(Disclosure: I received a copy of this book from Blogging For Books in exchange for an honest review. However I was not compensated for writing a review and as always all opinions are my own.)
J: A novel, by Howard Jacobson (hardcover, 352 pages). Two out of five stars.
I don’t know how to rate this book–two stars? Two and a half? Should I be generous–three stars? Hmmm. The trouble is that the book by turns interested, irritated and confused me, and I still don’t really know I feel about it.
J is a dystopian novel set in a Britain of indeterminate future, following an event known as What Happened, If It Happened, which has altered the country so much as to be unrecognizable. Frustratingly, we’re only ever teased as to What Happened, but never given any solid hints–it seems to have been some kind of ethnic cleansing or jingoistic warfare, but we can’t be certain. There are hints that it may have been a sort of second Holocaust, but again–we’re never told for sure.
The main narrative arc follows a couple, Kevern and Ailinn, who live in this odd not-quite-dystopia where the past is a dangerous thing not to be discussed or poked into. The goal of the governing body, Ofnow, is to ensure everyone stays peaceable and in the present, rather than focusing on differences or keeping secrets that could lead to conflict. Of course, this constant striving for peace leads to its own fomented angst and secret-keeping, which leads Kevern and Ailinn unawares into all sorts of plots and scheming.
A blurb for this book described it as “1984 meets A Brave New World” but I don’t think that’s correct. While it does have its strong points, the novel is overall not nearly as brutal or as sharp as those other books, nor does it seem to have as clear of a vision in its plot. And the constant forced vagueness starts to get really irksome after a while.
At times the story does a good job of rollings its eyes at too-prevalent political correctness–the need to constantly say “sorry” for everything–and also points out the trouble with refusing to actually take responsibility for the crimes of the past–saying “if” something happened, instead of calling a spade a spade. In a way, considering the possible ethnic conflict at the center of the novel, this is a sharp expose of our tendency to be overly politically correct about race while also downplaying the Jewish Holocaust and the effect of the slave trade and Native American resettlement in America. It’s definitely something that could inspire book club discussions.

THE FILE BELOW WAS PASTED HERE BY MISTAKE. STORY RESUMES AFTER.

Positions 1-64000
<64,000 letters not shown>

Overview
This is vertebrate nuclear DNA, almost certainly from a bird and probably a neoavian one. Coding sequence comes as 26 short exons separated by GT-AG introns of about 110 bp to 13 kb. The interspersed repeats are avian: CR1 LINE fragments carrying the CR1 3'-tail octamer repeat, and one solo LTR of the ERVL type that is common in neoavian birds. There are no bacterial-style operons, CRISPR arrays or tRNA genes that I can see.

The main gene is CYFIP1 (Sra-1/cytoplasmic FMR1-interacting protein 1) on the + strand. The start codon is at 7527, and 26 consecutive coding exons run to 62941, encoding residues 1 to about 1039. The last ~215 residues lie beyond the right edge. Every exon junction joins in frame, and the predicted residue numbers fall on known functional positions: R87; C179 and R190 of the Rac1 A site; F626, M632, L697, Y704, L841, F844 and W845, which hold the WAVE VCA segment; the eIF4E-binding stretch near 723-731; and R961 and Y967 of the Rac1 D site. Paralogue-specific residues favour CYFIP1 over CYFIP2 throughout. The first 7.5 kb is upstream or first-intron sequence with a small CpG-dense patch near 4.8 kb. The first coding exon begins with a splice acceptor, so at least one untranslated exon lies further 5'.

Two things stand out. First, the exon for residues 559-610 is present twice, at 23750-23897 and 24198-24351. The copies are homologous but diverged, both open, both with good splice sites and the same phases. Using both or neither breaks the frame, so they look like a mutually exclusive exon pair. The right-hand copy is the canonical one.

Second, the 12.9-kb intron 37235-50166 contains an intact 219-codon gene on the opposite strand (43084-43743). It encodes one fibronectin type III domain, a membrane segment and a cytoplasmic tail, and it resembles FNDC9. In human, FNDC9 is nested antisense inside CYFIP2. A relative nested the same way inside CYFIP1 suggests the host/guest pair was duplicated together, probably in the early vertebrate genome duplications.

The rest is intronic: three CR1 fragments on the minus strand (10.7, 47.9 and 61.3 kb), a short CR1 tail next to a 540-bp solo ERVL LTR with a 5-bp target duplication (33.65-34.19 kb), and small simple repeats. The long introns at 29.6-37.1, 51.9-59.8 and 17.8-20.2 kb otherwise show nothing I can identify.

Unfortunately these flashes of brilliance are drowned out by wordy passages that might force you to dust off the dictionary. At times the author seems too preoccupied with his own cleverness to move the story along in a linear and well-paced fashion. Instead we’re dragged through a mix of third-person narrative, flashbacks, letters and diary entries, which muddy rather than illuminate the waters. The purposefully vague references to What Happened and also to relics of the past don’t help. After a while you begin to piece together a picture of what might have happened, but it’s less of a sudden realization than a frustrated attempt to force the pieces of a jigsaw puzzle into place.